So like I said, this is my first attempt to title a working dog and whatever information I throw out there is only my personal opinion, keep in mind that this is not to be taken as fact.
Is the reason for not doing both that it would be too hard on the dog... or too confusing for the dog?
I personally don't think so, at least not with my dog. When you say this, I'm interpreting this as biting/ targeting. My dog knows when the sleeve is in the picture on a helper, we bite the sleeve. When the suit is in the picture with the helper, we aim to target the lower legs. Doesn't mean if you have a sleeve on and throw her a kick, she wont tag your bare leg, it just means she tends to zero-in on what the target-object is. I can't say i've done a whole lot of reinforcement with this, because it just comes naturally for this particular dog. I will say that i've seen a really nice malinois started in ringsport only to later be transitioned to IPO and his entry on a long bite was low and center-mass (which was obviously extremely dangerous for any schutzhund helper on a hard-hitting, fast dog). His handler spent a lot of time trying to undo his default targeting and approach by trying to get him to target the sleeve appropriately. This is something that will likely always need to be addressed for safety concerns.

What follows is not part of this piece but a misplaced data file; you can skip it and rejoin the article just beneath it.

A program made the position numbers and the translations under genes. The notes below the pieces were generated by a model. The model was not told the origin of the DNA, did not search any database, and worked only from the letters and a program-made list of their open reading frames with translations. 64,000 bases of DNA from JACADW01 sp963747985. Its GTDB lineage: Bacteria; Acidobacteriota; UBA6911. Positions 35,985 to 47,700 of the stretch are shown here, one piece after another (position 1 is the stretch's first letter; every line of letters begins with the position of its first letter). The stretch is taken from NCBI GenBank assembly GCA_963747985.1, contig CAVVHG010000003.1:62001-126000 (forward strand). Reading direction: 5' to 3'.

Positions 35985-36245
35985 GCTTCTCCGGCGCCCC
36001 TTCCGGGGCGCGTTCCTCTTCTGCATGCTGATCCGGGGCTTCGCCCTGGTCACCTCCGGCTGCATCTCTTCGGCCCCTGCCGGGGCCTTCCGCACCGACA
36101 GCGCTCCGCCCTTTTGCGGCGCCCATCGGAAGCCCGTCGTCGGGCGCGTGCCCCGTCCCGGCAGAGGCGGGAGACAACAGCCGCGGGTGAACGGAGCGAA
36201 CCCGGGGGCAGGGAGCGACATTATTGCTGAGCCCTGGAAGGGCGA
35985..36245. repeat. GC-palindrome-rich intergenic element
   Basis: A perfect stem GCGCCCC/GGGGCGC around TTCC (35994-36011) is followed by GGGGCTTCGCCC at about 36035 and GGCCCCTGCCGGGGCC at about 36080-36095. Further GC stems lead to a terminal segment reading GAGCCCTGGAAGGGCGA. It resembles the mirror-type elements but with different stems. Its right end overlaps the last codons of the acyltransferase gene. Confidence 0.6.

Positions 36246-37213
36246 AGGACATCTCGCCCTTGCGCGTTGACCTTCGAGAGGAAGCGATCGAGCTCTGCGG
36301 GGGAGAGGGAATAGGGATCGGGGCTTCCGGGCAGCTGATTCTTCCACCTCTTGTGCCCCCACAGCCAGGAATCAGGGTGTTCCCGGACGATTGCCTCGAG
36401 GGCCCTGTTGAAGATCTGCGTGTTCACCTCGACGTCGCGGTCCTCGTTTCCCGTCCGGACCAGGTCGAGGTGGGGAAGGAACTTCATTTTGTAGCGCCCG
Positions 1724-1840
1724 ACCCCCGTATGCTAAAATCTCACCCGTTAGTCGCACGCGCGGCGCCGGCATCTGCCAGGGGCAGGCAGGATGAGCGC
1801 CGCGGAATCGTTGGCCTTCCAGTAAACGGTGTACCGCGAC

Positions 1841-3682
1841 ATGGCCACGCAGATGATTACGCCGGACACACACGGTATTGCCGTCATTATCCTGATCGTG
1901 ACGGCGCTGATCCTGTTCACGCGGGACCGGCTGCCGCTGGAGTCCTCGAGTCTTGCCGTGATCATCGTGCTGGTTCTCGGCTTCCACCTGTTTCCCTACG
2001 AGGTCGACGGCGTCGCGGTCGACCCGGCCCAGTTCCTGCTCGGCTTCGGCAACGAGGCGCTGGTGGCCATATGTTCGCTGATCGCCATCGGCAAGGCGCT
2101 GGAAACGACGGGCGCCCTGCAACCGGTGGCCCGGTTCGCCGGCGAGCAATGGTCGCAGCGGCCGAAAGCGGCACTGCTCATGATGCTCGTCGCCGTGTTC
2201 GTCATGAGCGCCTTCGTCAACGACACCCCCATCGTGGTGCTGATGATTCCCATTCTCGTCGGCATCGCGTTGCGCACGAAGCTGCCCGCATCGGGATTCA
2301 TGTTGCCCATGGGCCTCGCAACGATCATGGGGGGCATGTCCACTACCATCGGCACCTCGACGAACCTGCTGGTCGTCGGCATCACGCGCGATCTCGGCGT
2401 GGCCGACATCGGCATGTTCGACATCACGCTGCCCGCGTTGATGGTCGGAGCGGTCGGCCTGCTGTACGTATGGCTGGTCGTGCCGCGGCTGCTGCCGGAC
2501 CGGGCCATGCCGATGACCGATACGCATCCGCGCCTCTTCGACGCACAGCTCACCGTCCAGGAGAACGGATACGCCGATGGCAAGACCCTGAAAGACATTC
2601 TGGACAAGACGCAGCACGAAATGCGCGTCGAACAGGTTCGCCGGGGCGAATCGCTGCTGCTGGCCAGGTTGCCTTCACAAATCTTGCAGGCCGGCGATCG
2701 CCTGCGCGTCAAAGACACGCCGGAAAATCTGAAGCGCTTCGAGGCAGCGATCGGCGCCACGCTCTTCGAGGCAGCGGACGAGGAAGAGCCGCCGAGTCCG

I have to admit, I'm blown away watching vids of dogs doing French Ring. (Not that I'm unimpressed with IPO) I'd like to get his first IPO title before adding in another sport, though.
I also find ringsport to be a much more impressive sport to succeed in or even watch, but thats because I believe FR is a sport that tests the raw material of the dog, whereas IPO is a sport that tests the training of the handler. I think that as a first time working dog handler, you will learn a lot more foundation in good-training techniques from people with an IPO background because the exercises for that sport are so intricate and piece-y. You learn to break down an exercise into different parts that allow you to ultimately build your dog back up through repetition/ pattern training into showing off the cookie-cutter picture we all strive to see on the field. Ringsport, on the other hand, I feel allows you to use your variety of training skills to showcase a dog's natural style and ability for completing a task in an effective way.
I personally recommend doing IPO as a primary, because you'll get a lot more input on how to become a better trainer by learning a strong foundation in technique. I also feel that ringsport, being dominated by the dutch/ mal people, tend to have different levels of expectations from their dogs at different time frames than GSD people. I've had my fair share of setbacks in trying to train my girl like a malinios when she is in fact a german shepherd. I will confidently say that they do NOT work the same and you cannot treat them the same when training, expecting similar results... But, I learn as I go and I grow from it. My approach is all about the experience, not the end result. I've learned more by making mistakes and fixing them than by succeeding at some kind of slow, structured pace. My dog is forgiving and I think the experiences we've had in the past two years that we've worked together has made us a stronger, more well rounded team.